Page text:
Suggest that she send a card/letter as suggested and maybe offer to help if the family should need anything - eg shopping, giving a lift, looking after children/grandchildren if there are any, for say, an afternoon, perhaps take them out for a treat to take their mind off what is happening, so that her family can enjoy their time together in peace. I hope your DD will get to understand and not resent her friend's decision - maybe the friend wants her friend to remember her as she was, and she herself may prefer to remember the good times too. I assume that if she is the same age as your DD she is not that old, and she may be struggling to come to terms with what is happening. How sad for everyone.

Stansgran Mon 20-Mar-17 11:57:49

I suppose you have to say to your dd that it isn't what she wants but what her friend and her family want. I know when my brother was dying he didn't want to see me because I was living and he was soon not to be yet our blood group was identical ( he had had blood from me but was advised not to go through it again) many different reasons are possible

Nona4ever Mon 20-Mar-17 12:05:21

My friend was in this position when his late wife had been diagnosed with a terminal illness. She refused to see anyone except her doctor, carer, husband and children. One friend of hers just refused to accept this request. She went round and effectively barged her way in, much to the distress of all concerned. I have rarely heard of such a selfish act. I think there had been some ill-feeling between the two friends in the past, and she clearly wanted to expiate her guilt. What part of 'no' don't some people get?

chrislou Mon 20-Mar-17 12:16:45

Good idea I kept in touch with my friend whose husband was dying with little ancedotes and something to make them both smile. It is a difficult situation but unfortunately you have to respect their decision, its not personal against your daughter

Ufton123 Mon 20-Mar-17 12:21:19

I had a friend who didn't want visiters I sent her a short text every Day with a memory we shared or a bit of gossip I knew she would enjoy. Near the end I know her texts were read to her and she enjoyed them. Its the hardest thing to do but tell your daughter just to think of her friends needs, not her own thats the best thing a "best friend can do"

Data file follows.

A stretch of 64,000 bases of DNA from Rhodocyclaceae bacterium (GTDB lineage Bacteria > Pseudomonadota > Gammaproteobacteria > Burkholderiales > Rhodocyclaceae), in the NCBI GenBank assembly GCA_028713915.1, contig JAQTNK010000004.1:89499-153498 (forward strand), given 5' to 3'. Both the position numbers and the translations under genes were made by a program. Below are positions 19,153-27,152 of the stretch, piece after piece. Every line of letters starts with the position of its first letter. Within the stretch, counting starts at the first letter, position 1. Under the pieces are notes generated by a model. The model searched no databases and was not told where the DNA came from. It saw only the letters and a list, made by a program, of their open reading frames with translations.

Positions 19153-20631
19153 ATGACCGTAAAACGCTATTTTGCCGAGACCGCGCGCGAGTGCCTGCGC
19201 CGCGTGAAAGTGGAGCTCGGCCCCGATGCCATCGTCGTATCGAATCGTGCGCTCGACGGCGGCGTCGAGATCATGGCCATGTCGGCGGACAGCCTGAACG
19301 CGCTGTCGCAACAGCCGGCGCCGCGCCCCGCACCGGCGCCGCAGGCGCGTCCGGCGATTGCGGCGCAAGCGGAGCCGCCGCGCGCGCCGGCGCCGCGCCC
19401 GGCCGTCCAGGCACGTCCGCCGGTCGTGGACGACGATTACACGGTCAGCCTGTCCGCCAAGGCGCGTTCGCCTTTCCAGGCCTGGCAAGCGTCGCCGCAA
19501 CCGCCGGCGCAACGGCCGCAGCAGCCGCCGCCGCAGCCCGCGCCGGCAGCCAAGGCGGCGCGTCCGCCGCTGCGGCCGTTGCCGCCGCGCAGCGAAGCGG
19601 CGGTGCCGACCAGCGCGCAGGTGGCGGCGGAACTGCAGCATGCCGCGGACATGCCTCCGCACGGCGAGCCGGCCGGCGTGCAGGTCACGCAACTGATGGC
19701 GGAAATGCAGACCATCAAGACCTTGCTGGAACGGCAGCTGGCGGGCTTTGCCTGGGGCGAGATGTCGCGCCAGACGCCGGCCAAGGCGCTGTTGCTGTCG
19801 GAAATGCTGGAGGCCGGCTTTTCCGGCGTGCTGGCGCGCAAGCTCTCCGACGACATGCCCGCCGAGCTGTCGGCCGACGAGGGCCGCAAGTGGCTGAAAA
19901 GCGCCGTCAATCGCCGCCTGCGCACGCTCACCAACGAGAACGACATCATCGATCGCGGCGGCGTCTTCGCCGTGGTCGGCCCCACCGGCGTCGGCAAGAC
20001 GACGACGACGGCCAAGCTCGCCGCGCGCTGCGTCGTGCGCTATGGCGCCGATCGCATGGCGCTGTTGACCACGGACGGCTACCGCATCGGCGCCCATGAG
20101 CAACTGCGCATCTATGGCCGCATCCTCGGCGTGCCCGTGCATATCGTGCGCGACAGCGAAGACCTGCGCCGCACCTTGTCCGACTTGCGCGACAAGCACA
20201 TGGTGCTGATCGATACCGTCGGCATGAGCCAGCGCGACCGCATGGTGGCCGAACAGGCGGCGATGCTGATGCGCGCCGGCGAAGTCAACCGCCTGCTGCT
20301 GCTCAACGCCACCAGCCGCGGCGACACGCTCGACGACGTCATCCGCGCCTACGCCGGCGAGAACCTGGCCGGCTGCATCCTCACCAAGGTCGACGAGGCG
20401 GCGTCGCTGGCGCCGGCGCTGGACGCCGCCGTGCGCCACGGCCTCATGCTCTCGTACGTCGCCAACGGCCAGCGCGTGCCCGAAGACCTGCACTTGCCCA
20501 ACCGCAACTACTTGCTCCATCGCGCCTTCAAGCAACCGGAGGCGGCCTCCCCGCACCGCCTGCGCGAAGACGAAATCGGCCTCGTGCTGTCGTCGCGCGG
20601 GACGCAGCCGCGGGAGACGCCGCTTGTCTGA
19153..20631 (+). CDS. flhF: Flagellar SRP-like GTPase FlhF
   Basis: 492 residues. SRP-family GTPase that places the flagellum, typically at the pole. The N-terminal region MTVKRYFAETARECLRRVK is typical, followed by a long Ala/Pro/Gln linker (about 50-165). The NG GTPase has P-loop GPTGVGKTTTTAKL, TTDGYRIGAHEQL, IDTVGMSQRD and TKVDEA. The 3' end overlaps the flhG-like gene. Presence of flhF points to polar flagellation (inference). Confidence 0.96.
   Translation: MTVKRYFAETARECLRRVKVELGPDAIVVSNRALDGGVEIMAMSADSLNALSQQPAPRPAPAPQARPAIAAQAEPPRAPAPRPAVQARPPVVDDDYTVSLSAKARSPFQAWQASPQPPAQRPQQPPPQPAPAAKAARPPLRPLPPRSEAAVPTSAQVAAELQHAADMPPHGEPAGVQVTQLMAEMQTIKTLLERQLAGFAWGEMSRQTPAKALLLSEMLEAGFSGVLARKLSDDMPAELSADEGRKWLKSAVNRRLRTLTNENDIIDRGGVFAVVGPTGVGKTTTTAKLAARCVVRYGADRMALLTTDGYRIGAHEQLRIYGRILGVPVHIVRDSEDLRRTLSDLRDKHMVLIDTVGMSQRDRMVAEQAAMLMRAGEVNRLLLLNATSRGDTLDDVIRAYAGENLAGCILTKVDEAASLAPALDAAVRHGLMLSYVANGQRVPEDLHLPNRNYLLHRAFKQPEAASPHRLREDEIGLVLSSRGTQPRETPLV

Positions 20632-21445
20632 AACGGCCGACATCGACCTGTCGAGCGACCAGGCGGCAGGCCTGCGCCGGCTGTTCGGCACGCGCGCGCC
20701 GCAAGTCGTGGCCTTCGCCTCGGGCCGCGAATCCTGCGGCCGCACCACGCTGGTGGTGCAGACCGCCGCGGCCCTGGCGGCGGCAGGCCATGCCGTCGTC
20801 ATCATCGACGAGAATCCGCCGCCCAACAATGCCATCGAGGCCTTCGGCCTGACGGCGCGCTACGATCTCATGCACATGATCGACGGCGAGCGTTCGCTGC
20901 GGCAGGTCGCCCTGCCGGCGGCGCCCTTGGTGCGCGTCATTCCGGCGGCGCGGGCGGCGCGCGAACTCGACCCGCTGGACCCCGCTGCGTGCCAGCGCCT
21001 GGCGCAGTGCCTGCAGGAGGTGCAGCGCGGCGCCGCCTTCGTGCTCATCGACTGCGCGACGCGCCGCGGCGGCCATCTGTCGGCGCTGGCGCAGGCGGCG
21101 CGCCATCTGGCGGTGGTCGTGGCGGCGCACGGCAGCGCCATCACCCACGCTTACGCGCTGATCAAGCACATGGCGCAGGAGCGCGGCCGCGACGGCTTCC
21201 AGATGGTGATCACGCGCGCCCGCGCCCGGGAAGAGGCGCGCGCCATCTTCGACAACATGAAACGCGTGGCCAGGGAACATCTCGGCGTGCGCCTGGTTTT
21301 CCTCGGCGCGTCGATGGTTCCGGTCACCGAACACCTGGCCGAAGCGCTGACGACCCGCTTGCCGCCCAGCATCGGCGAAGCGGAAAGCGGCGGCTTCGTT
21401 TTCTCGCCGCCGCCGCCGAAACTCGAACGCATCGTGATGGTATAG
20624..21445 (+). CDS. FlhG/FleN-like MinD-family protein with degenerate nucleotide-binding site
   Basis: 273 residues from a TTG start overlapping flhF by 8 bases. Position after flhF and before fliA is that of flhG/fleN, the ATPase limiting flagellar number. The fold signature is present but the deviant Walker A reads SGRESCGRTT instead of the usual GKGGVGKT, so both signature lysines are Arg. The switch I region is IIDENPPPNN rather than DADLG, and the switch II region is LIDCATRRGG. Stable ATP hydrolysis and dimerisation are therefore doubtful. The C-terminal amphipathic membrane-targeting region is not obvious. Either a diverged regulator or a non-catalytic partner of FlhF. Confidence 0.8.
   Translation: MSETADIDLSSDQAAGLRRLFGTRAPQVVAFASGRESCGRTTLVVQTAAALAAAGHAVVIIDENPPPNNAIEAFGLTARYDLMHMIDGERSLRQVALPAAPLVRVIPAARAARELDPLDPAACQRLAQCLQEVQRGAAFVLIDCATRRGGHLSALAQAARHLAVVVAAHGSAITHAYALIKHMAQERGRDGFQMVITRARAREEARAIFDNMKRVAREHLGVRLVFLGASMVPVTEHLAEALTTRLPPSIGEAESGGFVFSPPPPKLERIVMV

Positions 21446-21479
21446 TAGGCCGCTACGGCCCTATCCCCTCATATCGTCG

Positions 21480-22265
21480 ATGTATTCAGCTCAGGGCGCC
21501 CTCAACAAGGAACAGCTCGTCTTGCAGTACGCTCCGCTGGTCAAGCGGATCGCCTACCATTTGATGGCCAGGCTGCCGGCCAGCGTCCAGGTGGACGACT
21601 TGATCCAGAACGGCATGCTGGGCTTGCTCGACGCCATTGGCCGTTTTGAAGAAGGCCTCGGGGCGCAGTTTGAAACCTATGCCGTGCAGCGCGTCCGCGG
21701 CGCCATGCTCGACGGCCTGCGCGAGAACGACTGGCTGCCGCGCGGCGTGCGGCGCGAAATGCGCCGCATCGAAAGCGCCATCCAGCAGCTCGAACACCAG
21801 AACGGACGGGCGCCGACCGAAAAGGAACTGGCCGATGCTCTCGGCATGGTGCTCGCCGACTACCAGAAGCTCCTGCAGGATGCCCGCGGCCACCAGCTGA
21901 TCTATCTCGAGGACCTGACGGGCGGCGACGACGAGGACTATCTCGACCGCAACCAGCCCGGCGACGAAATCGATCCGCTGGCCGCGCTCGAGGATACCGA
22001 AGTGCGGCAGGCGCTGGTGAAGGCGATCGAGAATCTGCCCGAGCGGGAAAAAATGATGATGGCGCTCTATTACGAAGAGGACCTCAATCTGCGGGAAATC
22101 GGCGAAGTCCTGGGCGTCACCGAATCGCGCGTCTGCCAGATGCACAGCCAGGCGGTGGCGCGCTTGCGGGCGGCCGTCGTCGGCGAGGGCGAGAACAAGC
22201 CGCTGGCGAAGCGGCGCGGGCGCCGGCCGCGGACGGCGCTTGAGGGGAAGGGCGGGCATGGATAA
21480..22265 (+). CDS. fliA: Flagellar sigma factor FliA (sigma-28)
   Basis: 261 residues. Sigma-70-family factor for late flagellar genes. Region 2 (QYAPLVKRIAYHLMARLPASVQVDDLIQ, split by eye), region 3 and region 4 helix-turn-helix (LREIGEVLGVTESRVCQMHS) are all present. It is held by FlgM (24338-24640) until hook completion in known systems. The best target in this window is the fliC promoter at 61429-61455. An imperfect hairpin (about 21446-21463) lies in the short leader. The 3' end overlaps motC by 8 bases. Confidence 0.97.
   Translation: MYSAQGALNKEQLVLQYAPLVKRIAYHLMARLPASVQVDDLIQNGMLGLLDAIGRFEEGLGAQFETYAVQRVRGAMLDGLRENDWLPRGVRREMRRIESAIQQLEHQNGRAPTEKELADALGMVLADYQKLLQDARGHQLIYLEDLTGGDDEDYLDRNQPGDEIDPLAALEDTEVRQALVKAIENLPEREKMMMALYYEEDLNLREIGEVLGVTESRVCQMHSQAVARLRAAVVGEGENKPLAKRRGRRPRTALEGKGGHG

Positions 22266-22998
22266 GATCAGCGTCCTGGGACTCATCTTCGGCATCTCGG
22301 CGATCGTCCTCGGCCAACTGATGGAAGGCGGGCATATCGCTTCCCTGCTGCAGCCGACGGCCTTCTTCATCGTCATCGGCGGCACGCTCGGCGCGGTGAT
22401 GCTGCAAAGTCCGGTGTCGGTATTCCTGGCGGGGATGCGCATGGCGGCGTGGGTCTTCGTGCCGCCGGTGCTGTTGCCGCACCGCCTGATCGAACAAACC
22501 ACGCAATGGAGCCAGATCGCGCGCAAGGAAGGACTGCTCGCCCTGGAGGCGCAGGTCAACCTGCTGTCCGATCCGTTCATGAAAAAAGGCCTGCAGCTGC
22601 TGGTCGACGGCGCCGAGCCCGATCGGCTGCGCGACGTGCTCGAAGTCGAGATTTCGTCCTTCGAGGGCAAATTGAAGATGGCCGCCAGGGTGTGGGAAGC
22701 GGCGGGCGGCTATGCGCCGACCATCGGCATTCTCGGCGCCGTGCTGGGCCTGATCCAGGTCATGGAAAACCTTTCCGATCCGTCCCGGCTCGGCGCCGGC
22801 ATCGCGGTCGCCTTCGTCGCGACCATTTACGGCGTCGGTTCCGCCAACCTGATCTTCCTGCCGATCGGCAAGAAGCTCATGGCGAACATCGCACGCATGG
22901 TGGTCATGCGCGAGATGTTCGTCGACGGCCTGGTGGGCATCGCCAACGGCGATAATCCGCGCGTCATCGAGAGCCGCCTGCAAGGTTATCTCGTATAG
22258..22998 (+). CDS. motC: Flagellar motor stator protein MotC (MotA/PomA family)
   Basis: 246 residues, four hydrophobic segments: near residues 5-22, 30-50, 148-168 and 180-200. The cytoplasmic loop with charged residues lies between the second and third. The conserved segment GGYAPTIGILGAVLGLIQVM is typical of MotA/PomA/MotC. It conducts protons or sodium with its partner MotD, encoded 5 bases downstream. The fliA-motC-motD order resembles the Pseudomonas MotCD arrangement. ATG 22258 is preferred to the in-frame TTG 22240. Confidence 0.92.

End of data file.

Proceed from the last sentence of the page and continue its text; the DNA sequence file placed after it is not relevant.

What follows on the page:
There are some really helpful poems she might like to look for!

cc Mon 20-Mar-17 12:29:42

My DH's best friend is dying, he does like company when he feels well enough, so we text every now and again to see if he would like us to go. A phone call is more obtrusive, particularly if he is feeling really bad. Fortunately they know us well enough to say if it is a bad day, or simply not convenient.

His wife appreciates his having company sometimes, particularly if she needs to go out as she doesn't like to leave him alone for too long. If he's feeling well and we go to visit I usually take a meal with us, not wanting to make their day-to-day life any more difficult than it already is.

DH is very upset about everything - but it isn't his death so he always tries to be cheerful when we are there, and be normal.

When my father was dying he really didn't want to see anybody other than very close family, not even his brother. This caused resentment after his death as his brother was annoyed that we had not invited him to visit - we were worried that if he knew how sick my father was he might have turned up unannounced and we would have had to refuse to let him in.

wilygran Mon 20-Mar-17 12:34:12

One of my oldest friends broke off contact with me (and others) entirely when her cancer became terminal. She told us not to contact her at all in any way.
I sympathise so much with your daughter. I found it very hard to bear and it still is one of my biggest regrets that I could not communicate in any way.
But as others have said above, you have to respect how people choose to deal with this. Only they know what they can cope with. I have found what the others here have experienced very reassuring, as you realise that this cutting off is a way a number of people find necessary, for all sorts of reasons, to manage their last weeks or months.
And it is a comfort to know that the last and best thing you can do as a friend, is to honour how they choose to take their leave.